I think about honesty and resistance in the same way.
In any given circumstance or context, there’s just one position (and one only) that doesn’t require any resistance, strategy, crafting or friction. Any other position that we’ll try to keep will see us in contraction, trying to orchestrate ways to hold a posture that is unnatural — actually using more energy and resources than what we’d otherwise need.
So – as any object put on any surface will settle depending on its center of gravity, we are honest when we release the desire to hold any other position that is not really ours, and we settle in our own center of honesty.
That’s why honesty is never about crafting yet another story or strategy.
It’s about surrender.
Which can be scary, yet still pretty simple.
If nature herself would be part of this conversation, this is when she would step-in and ask: but hold on a sec — why is resistance your default?
Why would you ever want to hold any position that is not truly yours?
There are many directions we could go from here.
From behavioural psychology that looks at the strategies we learn since we are born in order to belong and survive, to capitalism’s incentives to mold ourselves into pre-fabricated scripts to prove our worth, and more.
The one common denominator of all possible theories is that we follow stories or scripts because we want what they promise us — be it belonging, success, happiness, love or anything else. There’s something we consciously or unconsciously crave, and a story that tells us “that’s how you get it”.
A civilisation hits a major crisis when those stories start to crumble.
And that’s exactly where we are right now.
We are finding ourselves holding positions that feel unnatural, exhausted and forced to acknowledge that those scripts are not delivering what they promised.
Some of us try to stretch it, “maybe if I hold this a little bit longer, I’ll get what I want” only to discover that all this role play can be thrilling, for a while, but what we’re truly after is nowhere to be found.
I believe this is a key conversation to have in the impact and sustainability space, mainly for 3 reasons:
- One of the biggest aspects of this cultural shift is that those unnatural positions to hold are not just exhausting, they are becoming uninteresting. Our ideas of success are shifting, which means that the type of people that inspire us and the leaders we’re willing to listen to and follow is also changing;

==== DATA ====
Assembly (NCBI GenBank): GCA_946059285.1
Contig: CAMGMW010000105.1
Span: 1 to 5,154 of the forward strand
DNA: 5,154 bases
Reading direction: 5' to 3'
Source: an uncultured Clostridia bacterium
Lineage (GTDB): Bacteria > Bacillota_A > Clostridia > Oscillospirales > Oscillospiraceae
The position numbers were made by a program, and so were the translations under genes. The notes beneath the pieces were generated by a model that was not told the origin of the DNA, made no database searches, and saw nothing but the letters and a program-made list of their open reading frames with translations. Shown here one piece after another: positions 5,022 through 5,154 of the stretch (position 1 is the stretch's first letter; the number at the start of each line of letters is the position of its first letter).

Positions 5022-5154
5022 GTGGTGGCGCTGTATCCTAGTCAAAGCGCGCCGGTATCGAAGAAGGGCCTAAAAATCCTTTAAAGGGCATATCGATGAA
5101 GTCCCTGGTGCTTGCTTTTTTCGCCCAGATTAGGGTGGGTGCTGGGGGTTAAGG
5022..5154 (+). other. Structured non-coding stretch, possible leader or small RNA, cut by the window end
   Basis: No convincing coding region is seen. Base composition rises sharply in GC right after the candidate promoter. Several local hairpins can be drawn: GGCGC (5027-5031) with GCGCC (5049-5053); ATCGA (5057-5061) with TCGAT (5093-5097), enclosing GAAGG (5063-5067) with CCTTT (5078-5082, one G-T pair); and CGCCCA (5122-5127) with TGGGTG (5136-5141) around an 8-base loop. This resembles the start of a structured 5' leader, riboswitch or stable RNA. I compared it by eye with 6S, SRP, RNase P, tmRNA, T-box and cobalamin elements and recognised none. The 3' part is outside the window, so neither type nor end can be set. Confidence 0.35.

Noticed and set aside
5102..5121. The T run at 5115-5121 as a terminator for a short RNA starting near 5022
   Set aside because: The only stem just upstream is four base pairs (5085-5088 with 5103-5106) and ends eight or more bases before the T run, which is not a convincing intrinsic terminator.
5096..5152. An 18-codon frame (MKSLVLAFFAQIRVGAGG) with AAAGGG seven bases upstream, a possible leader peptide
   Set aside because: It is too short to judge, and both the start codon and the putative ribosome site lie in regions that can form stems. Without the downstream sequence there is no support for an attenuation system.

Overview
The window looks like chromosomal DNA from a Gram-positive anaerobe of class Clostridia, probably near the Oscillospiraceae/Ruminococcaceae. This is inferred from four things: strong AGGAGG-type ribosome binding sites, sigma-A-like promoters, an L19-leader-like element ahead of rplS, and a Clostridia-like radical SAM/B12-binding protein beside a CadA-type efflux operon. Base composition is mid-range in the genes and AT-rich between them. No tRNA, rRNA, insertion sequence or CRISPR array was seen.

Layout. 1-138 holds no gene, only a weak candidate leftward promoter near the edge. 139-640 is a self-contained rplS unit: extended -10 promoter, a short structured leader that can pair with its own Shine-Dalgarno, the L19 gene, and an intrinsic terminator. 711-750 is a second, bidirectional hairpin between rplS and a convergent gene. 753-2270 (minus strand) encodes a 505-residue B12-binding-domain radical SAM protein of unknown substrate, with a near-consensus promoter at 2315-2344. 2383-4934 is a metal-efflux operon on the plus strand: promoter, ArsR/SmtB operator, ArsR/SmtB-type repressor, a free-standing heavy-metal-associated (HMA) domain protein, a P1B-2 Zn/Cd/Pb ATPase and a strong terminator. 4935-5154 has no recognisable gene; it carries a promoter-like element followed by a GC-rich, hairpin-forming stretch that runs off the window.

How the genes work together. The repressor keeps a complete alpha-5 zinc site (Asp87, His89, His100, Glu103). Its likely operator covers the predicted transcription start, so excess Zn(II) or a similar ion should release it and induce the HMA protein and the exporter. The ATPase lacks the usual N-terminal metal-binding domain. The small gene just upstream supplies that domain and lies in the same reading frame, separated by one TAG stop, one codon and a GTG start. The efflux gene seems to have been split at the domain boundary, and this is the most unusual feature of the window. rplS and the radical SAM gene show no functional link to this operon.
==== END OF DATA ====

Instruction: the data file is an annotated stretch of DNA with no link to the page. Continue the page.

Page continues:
- Demands of transparency and honesty are important, but at some point we’ll need to shift our focus from fighting and trying to reform leaders whose incoherent action we criticise, to crafting the type of environments that set and honour honesty as the new default;
- In this sector we aim to put nature back at the top of our priority, and part of that work will include to re-align with the laws of nature we lost sight of in the attempt of chasing something else, like the importance for every organism to fully express its true essence.
At the end of the day – real recognises real.
As soon as we choose to surrender to our own center of honesty, everything else re-arranges.
Amongst other things, we immediately develop the capacity to detect who is acting from their center of honesty and who isn’t – and, as we prepare ourselves to shift our investments of time and resources to take a for-impact and planet-first direction, the ability to immediately identify our allies is key.
We resist our true nature when we are stuck in scripts that promised something we want.
In my experience, the only way to break out of those scripts is to trust that we, too, have an inherent call that we can (must?) follow, and that what we are really looking for is on the other side of that surrender.
And there’s only one way to know.